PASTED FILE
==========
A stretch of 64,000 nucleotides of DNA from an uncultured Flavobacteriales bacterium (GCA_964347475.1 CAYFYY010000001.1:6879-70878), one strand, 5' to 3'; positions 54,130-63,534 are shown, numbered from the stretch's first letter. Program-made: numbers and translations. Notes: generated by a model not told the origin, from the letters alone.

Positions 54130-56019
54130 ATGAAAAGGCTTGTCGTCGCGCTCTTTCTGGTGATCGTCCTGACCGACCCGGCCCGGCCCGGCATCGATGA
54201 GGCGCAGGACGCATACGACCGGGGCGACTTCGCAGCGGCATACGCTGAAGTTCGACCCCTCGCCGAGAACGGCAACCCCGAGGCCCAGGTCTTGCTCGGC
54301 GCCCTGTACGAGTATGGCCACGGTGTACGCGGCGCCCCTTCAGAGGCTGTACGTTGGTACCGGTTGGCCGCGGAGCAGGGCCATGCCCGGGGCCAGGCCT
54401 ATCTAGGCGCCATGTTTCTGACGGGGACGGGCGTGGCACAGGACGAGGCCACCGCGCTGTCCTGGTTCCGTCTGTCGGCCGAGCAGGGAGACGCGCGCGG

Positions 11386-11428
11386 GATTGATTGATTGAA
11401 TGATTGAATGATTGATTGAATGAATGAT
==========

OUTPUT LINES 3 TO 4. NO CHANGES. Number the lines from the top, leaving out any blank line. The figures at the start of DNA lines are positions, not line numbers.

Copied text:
54130 ATGAAAAGGCTTGTCGTCGCGCTCTTTCTGGTGATCGTCCTGACCGACCCGGCCCGGCCCGGCATCGATGA
54201 GGCGCAGGACGCATACGACCGGGGCGACTTCGCAGCGGCATACGCTGAAGTTCGACCCCTCGCCGAGAACGGCAACCCCGAGGCCCAGGTCTTGCTCGGC